Nopal Cactus contributes to local economy development and reforestation in semiarid zones with no traditional agricultural land value, and the added bonus of revenue from global carbon credits.
While arid zones are found all over the world, they are typical of many developing countries and feature in 24 of what have come to be called the least developed countries (LDC), in which one third of the world’s population lives. In the recent past, when there were fewer people, local people coexisted harmoniously with their ecosystems and were bound by a shared sense of resilience and sustainability, this is no longer the case, and marginal lands are increasingly subject to damaging and irreversible exploitation, including land /soil degradation and extended desertification.
The special characteristics that make the Nopal Cactus adaptable to arid conditions are related to the shape of several of its organs. Research concluded that the shallow and extensive root system enabled the plant to exploit scarce rainfall in such environment. On the other hand, isolated rainfall induces the formation of secondary roots, which increase the contact surface with the soil and this facilitates uptake of water and nutrients. At the beginning of a period of drought, the roots contract radially and this helps to reduce water loss.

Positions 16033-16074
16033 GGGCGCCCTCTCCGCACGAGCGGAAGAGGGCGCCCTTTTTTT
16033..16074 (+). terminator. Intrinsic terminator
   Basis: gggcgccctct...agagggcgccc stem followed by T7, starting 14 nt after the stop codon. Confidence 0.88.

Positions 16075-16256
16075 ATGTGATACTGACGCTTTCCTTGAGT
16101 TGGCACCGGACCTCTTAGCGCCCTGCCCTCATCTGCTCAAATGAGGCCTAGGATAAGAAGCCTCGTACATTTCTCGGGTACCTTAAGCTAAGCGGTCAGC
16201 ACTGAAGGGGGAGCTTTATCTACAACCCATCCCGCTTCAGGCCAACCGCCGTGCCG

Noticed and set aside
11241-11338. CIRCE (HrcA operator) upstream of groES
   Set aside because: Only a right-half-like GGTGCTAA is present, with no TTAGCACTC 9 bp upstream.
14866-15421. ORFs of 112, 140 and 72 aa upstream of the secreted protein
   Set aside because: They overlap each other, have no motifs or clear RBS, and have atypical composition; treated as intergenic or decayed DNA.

The Nopal Cactus makes a valuable contribution to the food security and nutrition of people and livestock throughout the world wherever water is scarce. The plant is highly versatile and in addition to it is used for used to protect the environment in which it is grown, bio fuels, organic fertilizers and other value ad consumer products. Nopal Cactus plants can provide the basis for economically viable rural communities.
Creating local wealth through the addition of Carbon Exchange revenue can be achieved in areas where this species of plant can be established but nothing else will grow. The Nopal Cactus is one of the best options as a carbon sequestration and a carbonate mineral sink, absorbing, holding and transforming excess CO2 from the atmosphere, and the revenue sharing of the exchange revenue will be directly passed to the local economy where the farming exists.